10 Ideas for Paying It Forward

Gratitude is contagious. We get it by practicing every day.

We can spread the cycle of generosity and kindness when we repay a good deed to others instead of the original benefactor.

If you’ve read the book Pay It Forward, or even if you haven’t, you’ll probably recognize the expression. The book’s about a young boy who did three good deeds for others in need. All he wanted in return was that the recipients pass on the good deed to three other people and keep the cycle going.

The idea spread and gained movement. Now, April 28 is recognized as international Pay It Forward Day

But, you know what, we don’t have to limit sharing good deeds (or practicing gratitude) to one day. One good deed every day might not seem like much, but if we practiced paying it forward, the difference in attitude, others, and ours could be phenomenal.

As Gandhi has said, “Be the change you want to see in the world.”

Need some ideas on how to pay it forward? Here are ten:

  • Send a greeting card to someone.
  • Visit a neighbor and ask if you can help with any chores or pick up something at the market for them.
  • Complement the store cashier.
  • Drop off books you’ve read to a shelter.
  • Pay for the person in line behind you at a fast food drive through or express line at the grocery store or tollbooth.
  • Cook a casserole for an elderly couple or new mother.
  • If it’s raining, offer your umbrella or at least share it.
  • Pay for someone’s cup of coffee.
  • Volunteer at a school.
  • Donate a bag of pet to a local shelter.

What would you add to the list?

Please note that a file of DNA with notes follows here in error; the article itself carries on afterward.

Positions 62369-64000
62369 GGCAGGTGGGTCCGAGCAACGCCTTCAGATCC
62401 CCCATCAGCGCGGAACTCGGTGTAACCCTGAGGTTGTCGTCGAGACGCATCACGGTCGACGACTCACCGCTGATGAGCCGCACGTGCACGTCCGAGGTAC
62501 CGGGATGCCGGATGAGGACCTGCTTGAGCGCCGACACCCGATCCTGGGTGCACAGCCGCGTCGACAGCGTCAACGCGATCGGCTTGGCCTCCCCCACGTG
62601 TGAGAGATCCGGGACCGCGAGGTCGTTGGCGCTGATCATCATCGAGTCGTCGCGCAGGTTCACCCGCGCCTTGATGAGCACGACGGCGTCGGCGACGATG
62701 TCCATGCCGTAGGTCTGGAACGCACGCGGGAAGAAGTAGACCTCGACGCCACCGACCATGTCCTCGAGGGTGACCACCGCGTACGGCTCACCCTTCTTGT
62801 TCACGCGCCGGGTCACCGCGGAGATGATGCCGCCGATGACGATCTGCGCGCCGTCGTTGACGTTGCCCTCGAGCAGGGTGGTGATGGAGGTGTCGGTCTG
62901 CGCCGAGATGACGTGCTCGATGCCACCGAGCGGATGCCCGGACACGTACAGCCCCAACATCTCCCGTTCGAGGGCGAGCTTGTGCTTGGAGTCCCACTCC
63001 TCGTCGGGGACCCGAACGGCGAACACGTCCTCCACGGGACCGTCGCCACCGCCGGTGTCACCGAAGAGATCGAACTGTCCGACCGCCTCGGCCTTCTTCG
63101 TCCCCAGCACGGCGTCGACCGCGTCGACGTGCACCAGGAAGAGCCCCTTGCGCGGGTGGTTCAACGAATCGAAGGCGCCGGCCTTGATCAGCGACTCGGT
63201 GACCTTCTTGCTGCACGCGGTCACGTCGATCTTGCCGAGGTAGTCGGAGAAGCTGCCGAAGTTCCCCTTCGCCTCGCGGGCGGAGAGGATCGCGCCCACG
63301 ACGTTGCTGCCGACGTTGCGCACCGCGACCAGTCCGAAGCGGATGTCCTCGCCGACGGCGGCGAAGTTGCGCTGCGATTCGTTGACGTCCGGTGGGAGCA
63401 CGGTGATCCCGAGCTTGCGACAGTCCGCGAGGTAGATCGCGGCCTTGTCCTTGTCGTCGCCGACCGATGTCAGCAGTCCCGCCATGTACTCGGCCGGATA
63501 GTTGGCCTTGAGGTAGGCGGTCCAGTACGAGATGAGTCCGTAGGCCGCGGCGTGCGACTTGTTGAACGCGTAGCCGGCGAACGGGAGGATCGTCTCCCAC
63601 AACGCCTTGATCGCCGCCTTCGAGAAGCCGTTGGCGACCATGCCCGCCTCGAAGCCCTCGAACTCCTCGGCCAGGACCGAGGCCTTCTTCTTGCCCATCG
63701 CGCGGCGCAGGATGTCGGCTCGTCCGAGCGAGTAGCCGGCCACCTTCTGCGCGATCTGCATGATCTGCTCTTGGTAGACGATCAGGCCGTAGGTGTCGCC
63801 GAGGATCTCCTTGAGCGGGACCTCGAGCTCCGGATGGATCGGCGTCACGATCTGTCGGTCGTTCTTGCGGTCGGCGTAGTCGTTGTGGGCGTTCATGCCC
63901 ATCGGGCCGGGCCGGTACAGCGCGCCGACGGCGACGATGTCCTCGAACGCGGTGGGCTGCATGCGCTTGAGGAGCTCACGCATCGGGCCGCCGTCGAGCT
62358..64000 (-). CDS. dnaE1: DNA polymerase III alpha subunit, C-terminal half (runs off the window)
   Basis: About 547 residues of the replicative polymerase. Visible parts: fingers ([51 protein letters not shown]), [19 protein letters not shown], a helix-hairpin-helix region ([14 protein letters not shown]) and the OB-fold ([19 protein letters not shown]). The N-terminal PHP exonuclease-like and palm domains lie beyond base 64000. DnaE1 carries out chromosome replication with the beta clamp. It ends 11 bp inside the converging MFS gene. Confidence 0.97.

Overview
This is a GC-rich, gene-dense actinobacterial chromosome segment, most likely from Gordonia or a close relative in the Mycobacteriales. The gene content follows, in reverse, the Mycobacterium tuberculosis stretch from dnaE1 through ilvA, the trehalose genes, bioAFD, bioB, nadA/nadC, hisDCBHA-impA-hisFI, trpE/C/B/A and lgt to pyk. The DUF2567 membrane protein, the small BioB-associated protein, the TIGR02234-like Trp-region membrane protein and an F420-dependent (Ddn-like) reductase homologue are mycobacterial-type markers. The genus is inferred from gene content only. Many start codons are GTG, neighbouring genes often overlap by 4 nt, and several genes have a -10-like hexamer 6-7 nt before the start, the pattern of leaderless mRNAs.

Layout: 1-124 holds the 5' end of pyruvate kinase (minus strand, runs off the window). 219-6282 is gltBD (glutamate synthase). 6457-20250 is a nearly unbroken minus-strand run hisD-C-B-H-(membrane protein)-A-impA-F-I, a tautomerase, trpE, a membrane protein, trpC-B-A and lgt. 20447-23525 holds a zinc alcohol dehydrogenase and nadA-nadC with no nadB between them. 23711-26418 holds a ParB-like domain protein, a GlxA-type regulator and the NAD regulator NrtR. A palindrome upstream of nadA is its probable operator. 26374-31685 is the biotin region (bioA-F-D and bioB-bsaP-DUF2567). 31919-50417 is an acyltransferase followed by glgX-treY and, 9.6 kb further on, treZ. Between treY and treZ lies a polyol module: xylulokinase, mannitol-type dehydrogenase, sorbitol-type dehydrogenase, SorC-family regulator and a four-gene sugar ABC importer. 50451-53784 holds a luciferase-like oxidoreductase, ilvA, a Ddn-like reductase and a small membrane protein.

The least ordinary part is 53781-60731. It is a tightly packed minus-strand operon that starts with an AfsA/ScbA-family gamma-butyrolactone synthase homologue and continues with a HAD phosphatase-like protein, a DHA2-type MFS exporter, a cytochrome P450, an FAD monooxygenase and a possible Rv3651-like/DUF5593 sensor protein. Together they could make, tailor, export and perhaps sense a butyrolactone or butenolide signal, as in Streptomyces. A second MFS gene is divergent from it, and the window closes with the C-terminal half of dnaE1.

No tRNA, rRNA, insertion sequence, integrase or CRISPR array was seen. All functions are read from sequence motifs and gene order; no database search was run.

Not So Lucky

A Blog by Chicken Wrangler Sara

Last week, actually on Halloween night, we heard a ruckus in the chicken yard. I had just closed them up and it was raining so I was not happy about whatever was causing the commotion. I headed out to find one group of chickens had escaped their coop and were frantically calling at the front of the chicken yard.

My protective instinct kicked in and I hastened back to see what had frightened them.

Nothing was in their coop however I saw movement between the fences.  A possum had grabbed the hen that had been living between the fences and was dragging it off.  I chased the possum off and began to gather our hens back into their coop.

Rachel heard the racket and came to offer support.  I showed her the hen which I assumed was dead.  She thought it best to remove the body so the possum did not return to finish the meal.

When I reached through the chain link fence to grab the hen’s leg, it gave a feeble squawk.

Now, according to animal science major Rachel, there was no choice but to retrieve the hen and assess its injuries.

After rinsing it in the bathtub, Rachel was able to bandage the wounds and fix it a nice dry place in a laundry basket in the bathroom.  At least it would die in comfort.

The hen survived the night so Rachel named her “Lucky.”  We tube fed her and Rachel bought some special antifungal, antibacterial medicine called “Blue Kote” to put on her. After a couple days in intensive care, Lucky was moved out to an isolation run in the chicken yard.

She wasn’t mobile so each night I would lock her in the coop and each morning I would gently move her out near food and water.  I would put her near the water and make sure she drank.  I watched her eat.

I was hopeful.

However, after three days, despite the best efforts of animal science major Rachel and Chicken Wrangler Sara, Lucky succumbed to her injuries. Perhaps she was not so lucky after all.